according to transport minister, chris heaton-harris, the much vaunted enthusiasm for cycling ought to be supported and encouraged, as the uk heads towards moving out of covid lockdowns, both north and south of the border. granted, i know not of any similar statement from scottish transport minister, michael matheson, but i'm giving him the benefit of the doubt, and assuming that he'd be likely to concur. reputedly there is 'huge interest' in so-called active travel, with both westminster and holyrood keen to invest apparently lucrative sums in encouraging this state of affairs.

on the face of it, this makes perfect sense, coinciding as it does with rishi sunak's lowering of both the financial subsidy for electric cars (which, admittedly doesn't necessarily make sense), along with a lowering of the value of vehicles that qualify for this assistance. glasgow is set to host this year's environmental conference, one which will be told that the world needs to move towards zero emissions a darned sight more quickly than its current efforts. several car manufacturers have already planned to phase out diesel and petrol cars within the decade, and have recently expressed no little despondency at the apparent lack of government support.

sadly, at every turn, the phrase 'government support', seems to raise its ugly head, apparently insistent that the freedom for which we have long petitioned against the 'nanny state', be turned upon its head. i can but admit that wholly electric cars are not particularly cheap, but the sight of jaguar, bmw, audi and a slew of asian-made suvs, even in the rural idyll, would tend to suggest that the wherewithal to purchase expensive motor cars is not exactly lacking. so why the government should have to offer a state-funded discount is quite beyond my ken.

but neither should cycling, in my humble opinion, get off scot free. imr heaton-harris' statement that "We do need to make sure we keep people's newfound love for walking and cycling." is one with which i truly couldn't agree more, but why should that be the remit of any government? yes, installation of facilities such as footpaths and cycle-lanes is not the sort of thing just anyone one can undertake; i fear the planning authorities may take a dim view of cycling vigilantes with a jcb, carving their own cycle lanes into the roadside. but the question persists, why is it the government's responsibility to encourage folks to walk and cycle.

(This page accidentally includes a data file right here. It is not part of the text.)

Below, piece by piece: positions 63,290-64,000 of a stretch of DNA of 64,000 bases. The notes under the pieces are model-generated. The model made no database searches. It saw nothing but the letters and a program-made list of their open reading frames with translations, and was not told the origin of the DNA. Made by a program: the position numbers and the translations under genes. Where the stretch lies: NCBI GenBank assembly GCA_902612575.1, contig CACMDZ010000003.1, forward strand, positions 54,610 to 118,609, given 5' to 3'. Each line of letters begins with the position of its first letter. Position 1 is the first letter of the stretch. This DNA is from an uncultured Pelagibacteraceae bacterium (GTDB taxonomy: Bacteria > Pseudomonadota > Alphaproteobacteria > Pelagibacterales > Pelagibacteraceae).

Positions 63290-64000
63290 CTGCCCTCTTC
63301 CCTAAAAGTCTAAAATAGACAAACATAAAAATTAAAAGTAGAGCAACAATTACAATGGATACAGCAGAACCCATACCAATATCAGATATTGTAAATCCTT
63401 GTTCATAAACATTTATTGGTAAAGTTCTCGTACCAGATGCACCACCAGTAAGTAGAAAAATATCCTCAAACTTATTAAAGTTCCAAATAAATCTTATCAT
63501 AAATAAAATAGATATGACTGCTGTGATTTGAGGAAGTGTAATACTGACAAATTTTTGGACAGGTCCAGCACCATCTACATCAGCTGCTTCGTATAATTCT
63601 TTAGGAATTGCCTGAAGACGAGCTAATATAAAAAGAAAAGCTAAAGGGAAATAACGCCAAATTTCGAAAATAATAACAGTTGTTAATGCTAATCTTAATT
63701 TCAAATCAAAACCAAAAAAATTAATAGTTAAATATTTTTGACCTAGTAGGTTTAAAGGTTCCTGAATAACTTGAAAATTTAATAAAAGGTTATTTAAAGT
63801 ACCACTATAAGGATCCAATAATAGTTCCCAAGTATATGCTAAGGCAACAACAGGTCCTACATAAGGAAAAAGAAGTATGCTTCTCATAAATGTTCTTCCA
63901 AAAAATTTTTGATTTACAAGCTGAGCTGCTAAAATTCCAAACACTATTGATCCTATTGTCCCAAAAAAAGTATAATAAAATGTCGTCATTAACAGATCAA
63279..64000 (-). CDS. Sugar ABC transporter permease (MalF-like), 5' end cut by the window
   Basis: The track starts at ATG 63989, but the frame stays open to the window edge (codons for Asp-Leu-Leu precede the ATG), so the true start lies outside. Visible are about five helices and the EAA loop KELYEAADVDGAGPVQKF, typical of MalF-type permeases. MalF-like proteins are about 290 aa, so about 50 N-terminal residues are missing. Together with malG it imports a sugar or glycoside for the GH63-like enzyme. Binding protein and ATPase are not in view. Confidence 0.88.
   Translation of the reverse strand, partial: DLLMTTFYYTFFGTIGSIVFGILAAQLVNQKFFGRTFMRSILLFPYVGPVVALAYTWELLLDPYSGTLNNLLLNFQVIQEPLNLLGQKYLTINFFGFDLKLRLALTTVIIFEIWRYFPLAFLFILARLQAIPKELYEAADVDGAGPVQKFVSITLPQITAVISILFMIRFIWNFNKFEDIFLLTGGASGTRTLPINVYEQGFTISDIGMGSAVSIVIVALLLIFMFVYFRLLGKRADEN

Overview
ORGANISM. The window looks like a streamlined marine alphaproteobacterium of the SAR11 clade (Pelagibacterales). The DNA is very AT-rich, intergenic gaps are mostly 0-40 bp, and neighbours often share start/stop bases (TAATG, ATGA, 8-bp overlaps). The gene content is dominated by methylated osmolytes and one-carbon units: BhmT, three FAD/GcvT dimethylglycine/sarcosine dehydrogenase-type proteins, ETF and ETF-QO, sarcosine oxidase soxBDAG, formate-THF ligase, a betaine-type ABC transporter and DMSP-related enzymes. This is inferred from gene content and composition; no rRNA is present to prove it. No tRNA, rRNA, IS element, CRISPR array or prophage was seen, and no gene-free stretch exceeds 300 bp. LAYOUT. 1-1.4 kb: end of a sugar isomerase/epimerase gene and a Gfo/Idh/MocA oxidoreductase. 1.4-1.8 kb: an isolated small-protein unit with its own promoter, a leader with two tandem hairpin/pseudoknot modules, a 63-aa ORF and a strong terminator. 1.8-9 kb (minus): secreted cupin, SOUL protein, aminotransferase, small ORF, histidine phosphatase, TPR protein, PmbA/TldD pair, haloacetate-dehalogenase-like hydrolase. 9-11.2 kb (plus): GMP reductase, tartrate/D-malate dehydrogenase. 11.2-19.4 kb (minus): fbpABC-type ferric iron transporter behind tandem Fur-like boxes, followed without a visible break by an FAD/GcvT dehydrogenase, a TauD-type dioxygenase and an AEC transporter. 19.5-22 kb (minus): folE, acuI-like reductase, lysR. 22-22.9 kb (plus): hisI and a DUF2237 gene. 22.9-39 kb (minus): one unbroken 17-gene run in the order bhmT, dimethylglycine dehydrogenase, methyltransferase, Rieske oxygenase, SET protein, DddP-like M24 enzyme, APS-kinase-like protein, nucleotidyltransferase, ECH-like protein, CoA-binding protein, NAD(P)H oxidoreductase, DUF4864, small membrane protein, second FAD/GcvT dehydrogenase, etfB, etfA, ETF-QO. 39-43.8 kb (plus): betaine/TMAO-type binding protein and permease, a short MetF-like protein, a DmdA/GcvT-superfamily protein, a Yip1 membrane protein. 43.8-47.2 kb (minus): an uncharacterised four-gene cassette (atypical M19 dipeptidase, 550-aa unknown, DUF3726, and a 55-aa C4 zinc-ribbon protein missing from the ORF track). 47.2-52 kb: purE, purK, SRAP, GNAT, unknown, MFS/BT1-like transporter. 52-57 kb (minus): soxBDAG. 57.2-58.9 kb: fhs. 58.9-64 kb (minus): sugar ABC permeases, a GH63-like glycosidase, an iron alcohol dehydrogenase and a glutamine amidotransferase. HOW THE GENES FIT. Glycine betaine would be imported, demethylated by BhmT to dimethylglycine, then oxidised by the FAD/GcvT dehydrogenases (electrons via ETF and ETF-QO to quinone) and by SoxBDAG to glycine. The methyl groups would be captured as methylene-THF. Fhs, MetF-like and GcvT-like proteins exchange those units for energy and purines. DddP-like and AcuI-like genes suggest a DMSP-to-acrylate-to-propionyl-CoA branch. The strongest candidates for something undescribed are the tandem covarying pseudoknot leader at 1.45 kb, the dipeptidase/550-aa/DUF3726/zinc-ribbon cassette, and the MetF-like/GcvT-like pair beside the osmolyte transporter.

i'd be in complete agreement with the notion that implementation of cycling facilities might well be likely to encourage more folks to ride their bikes, but on the basis that the transport minister referred to a 'newfound love' of cycling and walking, i feel both westminster and holyrood have arguably done their jobs. their work here is surely done? a work colleague who owns an e-bike, valiantly cycled the 16km to work on one day this past week, in heavy drizzle and a headwind, then cheerfully (i think), cycled the same route home after work.

nobody forced her to buy an e-bike, nobody forced her to ride to work, and nobody provided specific facilities tht enabled her to do so. granted, the rural idyll provides benefits unavailable in urban regions and inner-city roads, but if we might assume that those who have adopted the way of the saddle, did so for reasons of pragmatism, exercise or the sheer joy and freedom of pedalling, why do they now need encouragement? those i know who ride bicycles, do so entirely of their own volition, and have continued so to do without much in the way of persuasion. granted, the islay peloton would be easily outnumbered by the customers in bowmore averagemarket, at any time of the day, but here isn't there.

surely the responsibility rests with the likes of british cycling and cycling uk, along with folks like you and me, to continue to point out the benefits of cycling at all times of the year, leaving government to get on with thinking about the oft-demanded appropriate facilities. do not mistake this for an attempt to let westminster or holyrood off the hook; i do not hold a very high opinion of the majority of government ministers, of whichever political persuasion. unless they ride bicycles other than for photo opportunities, i'm inclined to side with sting, who sees them all as 'game show hosts'.